The other day, I snuffled around a bit on my bookshelves, sticking my nose into the pages of some of my favourites – The Last Report on the Miracles at Little No Horse by Louise Erdrich, You Must Remember This by Joyce Carol Oates, The Unabridged Journals of Sylvia Plath, Bear by Marian Engel – and maybe it’s just me but I get nothing. A scratch and sniff sticker of Book would be absolutely blank.

We’ve all heard it: I can’t get an e-reader because I’d miss the smell, the heft, the physical form of the actual book. I read it again somewhere recently and felt so incredibly annoyed that I opted to finally put this theory to the test. Hence, the book-snorting.

I wanted to try it for myself because I recently got an e-reader and absolutely adore it.

I bought my Kobo back in December in preparation for our move to The Pas. I knew that access to books would be limited. Sure, there’s inter-library loan at our local branch or ordering through the bookstore at University College of the North or, you know, Amazon, but I didn’t much feel like waiting the seven-odd years it might take to get the texts to me.

Turns out, I’m reading way more than I have for the last little while (although that could be because I’m no longer in the grips of a 2,500 kilometre move…).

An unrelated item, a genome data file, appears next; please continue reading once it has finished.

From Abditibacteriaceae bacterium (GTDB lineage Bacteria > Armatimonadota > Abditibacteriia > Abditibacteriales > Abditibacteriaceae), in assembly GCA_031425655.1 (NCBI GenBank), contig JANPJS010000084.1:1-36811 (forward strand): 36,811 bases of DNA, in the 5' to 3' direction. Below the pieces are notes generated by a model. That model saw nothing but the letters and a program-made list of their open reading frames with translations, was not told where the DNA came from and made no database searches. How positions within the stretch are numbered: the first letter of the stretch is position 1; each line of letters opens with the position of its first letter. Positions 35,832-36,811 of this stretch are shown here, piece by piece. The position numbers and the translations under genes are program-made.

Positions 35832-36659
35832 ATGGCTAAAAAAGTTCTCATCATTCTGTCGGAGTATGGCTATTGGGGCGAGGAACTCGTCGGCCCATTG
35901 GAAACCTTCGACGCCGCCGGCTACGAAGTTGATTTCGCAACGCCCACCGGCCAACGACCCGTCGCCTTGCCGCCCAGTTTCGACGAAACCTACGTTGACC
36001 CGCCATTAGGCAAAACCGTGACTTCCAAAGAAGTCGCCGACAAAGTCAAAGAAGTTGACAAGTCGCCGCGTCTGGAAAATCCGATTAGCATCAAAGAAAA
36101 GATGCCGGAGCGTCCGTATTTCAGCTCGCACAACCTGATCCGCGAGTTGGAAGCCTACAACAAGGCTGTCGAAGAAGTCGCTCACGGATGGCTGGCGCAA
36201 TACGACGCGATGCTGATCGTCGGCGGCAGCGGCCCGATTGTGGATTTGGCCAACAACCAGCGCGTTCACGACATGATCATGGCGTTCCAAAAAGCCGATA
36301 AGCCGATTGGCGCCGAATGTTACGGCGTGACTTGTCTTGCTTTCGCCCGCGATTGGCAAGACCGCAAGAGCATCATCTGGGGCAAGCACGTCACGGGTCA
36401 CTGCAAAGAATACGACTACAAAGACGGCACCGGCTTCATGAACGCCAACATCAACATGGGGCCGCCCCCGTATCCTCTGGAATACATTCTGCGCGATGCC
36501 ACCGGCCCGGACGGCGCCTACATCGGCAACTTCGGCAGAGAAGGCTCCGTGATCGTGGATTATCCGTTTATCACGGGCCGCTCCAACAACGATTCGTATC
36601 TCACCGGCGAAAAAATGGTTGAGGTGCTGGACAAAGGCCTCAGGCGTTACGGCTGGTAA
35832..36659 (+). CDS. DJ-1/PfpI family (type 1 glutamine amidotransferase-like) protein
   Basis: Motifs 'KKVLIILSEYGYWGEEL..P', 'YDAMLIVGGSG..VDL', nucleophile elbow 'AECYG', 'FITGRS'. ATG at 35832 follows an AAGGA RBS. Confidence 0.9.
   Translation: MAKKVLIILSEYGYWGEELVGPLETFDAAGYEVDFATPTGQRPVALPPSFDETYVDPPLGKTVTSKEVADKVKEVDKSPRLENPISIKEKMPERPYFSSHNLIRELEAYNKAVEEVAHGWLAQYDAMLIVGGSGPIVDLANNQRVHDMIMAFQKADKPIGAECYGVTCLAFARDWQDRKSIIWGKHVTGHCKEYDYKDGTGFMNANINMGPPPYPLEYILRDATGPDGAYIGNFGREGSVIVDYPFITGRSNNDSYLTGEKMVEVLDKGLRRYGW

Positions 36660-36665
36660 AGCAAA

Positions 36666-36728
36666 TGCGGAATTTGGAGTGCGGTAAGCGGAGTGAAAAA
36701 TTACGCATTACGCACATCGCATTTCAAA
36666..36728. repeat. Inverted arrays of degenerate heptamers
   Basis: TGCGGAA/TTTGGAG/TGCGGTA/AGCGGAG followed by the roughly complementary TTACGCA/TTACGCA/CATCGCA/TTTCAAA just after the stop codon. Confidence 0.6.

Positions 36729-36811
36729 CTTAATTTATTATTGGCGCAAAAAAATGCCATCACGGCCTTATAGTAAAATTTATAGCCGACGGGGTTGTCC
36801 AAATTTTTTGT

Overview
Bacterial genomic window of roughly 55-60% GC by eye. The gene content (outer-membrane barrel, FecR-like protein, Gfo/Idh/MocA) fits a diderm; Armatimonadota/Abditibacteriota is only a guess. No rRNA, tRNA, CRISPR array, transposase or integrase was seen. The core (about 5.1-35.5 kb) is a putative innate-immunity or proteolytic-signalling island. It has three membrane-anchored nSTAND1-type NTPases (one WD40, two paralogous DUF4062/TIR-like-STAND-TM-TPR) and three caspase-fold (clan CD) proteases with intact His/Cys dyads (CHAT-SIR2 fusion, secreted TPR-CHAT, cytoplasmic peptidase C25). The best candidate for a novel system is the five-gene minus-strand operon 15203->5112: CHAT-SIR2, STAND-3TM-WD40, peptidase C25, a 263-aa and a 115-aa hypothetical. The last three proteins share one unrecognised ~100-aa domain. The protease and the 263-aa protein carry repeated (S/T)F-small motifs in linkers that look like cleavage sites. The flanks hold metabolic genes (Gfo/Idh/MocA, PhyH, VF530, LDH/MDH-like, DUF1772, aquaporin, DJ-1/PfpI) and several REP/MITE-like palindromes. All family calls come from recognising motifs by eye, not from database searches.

In fact, I’ve reached the point where I think I prefer e-books to hard-copy books, and it isn’t just because of the immediacy of being able to buy/rent the thing within a few minutes of hearing about it.

Turns out I don’t at all miss trying to balance a 400-page tome while my cat attempts to worm her way onto my chest. Turning the pages on the thing is an easy tap as opposed to trying to bend an elbow (which said cat may very well be lying on). Simply put, I find the act of reading much easier, especially in bed, where I probably read the most.

I think that the e-reader distills the book to its essential self: words. There is limited physical obstruction.

Granted, this also means that, yes, you sometimes lose out on striking covers which I felt most poignantly when I purchased the e-book of Susan Swan’s The Western Light, therefore missing that lovely bright Group of Seven inspired cover (but I do plan on buying a physical copy). And I don’t think I’ll ever give up the thrill of wandering through those tiny used book shops with books piled all the way to the ceiling, lain horizontal on the tops of the shelves, or going to readings/bookstores to get a signed copy.

But to argue against e-books because of the smell of the thing is to me – with my perhaps obtuse olfactory sense – totally stupid. I believe it’s what’s inside that counts. What do you think?

Photo by Ceslava